The publisher of an IT magazine has been arrested following a police investigation of circulation figures.
Police in the US have charged the publisher and director of circulation of Laptop Magazine Edward D. Brown, and John Jay Annis, the director of circulation, with scheming to fraudulently boost the circulation of the publication by hiring a distributor to accept 15,000 copies that Laptop Magazine would claim as paid circulation regardless if they were delivered anywhere. By filing arrest warrants for the pair, the U.S. attorney’s office for the Eastern District of New York tipped its hand for the first time since the summer, when it subpoenaed Time Inc. for information on that company’s bulk-distribution programs. Time Inc. disclosed the subpoena in September and said it was complying with the probe.
According to court documents,the director of Laptop Magazine cut a deal this year with a man who said he was the financial backer of a new distribution company. The financial backer, however, was actually an undercover investigator for the Inspector General of the Port Authority of New York and New Jersey. His meetings with the Bedford executives were part of a sting. The charges were first reported Monday by Newsday, which also reported Mr. Annis pleaded not guilty last week. Mr. Brown did not return a call seeking comment; Mr. Annis, whom Newsday said had not been arraigned, could not be reached for comment.
The U.S. attorney’s investigation followed revelations of circulation fraud at Newsday that eventually cut the paper’s circulation by about 100,000 copies and instigated plenty of advertiser lawsuits. Three Newsday employees were charged with fraud in June 2005.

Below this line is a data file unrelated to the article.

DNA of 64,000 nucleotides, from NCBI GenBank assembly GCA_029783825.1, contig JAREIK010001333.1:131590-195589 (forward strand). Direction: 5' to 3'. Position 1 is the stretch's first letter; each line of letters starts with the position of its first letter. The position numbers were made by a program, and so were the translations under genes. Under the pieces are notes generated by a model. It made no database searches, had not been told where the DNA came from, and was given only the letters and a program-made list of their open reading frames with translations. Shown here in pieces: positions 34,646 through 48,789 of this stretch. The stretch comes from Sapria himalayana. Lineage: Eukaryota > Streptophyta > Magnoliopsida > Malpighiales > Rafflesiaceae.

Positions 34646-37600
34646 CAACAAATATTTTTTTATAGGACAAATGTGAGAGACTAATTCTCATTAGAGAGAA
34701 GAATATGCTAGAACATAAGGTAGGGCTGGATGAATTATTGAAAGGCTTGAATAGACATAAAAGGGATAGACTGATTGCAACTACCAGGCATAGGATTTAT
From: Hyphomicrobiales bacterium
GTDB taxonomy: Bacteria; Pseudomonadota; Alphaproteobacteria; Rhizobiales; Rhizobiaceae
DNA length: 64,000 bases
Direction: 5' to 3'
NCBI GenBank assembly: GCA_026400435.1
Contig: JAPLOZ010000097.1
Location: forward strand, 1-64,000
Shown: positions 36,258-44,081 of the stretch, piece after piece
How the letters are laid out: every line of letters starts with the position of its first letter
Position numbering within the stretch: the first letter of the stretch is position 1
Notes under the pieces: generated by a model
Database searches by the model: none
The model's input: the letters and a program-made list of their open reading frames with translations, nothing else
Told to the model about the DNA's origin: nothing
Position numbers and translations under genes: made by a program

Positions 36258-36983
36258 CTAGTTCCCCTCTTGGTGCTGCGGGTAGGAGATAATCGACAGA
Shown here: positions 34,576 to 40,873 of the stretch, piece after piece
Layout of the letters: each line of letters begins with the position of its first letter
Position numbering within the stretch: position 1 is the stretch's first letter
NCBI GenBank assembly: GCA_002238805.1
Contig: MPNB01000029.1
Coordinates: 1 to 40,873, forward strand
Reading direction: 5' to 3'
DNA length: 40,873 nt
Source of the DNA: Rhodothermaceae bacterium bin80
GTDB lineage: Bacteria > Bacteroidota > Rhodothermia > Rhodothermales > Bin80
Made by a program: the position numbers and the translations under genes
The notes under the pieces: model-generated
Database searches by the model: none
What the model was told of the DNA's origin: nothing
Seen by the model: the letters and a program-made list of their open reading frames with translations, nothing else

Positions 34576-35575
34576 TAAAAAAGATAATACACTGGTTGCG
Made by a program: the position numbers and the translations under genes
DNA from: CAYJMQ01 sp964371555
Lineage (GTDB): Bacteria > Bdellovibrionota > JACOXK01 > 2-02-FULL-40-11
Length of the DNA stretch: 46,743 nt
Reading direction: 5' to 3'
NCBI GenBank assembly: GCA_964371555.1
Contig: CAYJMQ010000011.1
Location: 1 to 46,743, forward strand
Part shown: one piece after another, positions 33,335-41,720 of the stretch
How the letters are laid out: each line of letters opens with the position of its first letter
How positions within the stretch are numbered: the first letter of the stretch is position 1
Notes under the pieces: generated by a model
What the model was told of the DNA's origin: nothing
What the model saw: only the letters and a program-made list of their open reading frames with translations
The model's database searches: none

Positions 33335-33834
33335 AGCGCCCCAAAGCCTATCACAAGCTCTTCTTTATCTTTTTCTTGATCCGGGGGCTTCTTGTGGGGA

In an affidavit based on a statement by Scott Briggs, a postal inspector, the government’s investigation seems to be ongoing. “Presently I am participating in an investigation into fraudulent practices of reporting circulation within the newspaper and magazine industry,” Mr. Briggs says in the document, dated Oct. 17.
Mr. Briggs describes a tape-recorded meeting in which Mr. Brown suggested that the distributor did not need to actually deliver Laptop to public places as long as it provided paperwork that would satisfy the Audit Bureau of Circulations. “Let me put it this way: can we assume that the 15,000 copies will be gone?” the affidavit quotes Mr. Brown as saying. “If there’s a trail, a paperwork trail, and some sort of, of financial trail, um, regardless of how efficiently they’re distributed or not, is that adequate to cover us? I would suspect that we would need representation that you’re going to do something with these.”
According to the affidavit, Mr. Annis then added: “And again, whether you do or you don’t, we need to have something that says of where you’re going to put these.”
Bedford agreed to pay the distributor 20 cents for each Laptop copy that it accepted, according to the affidavit. Bedford says on its Web site that Laptop has a paid circulation of 125,000.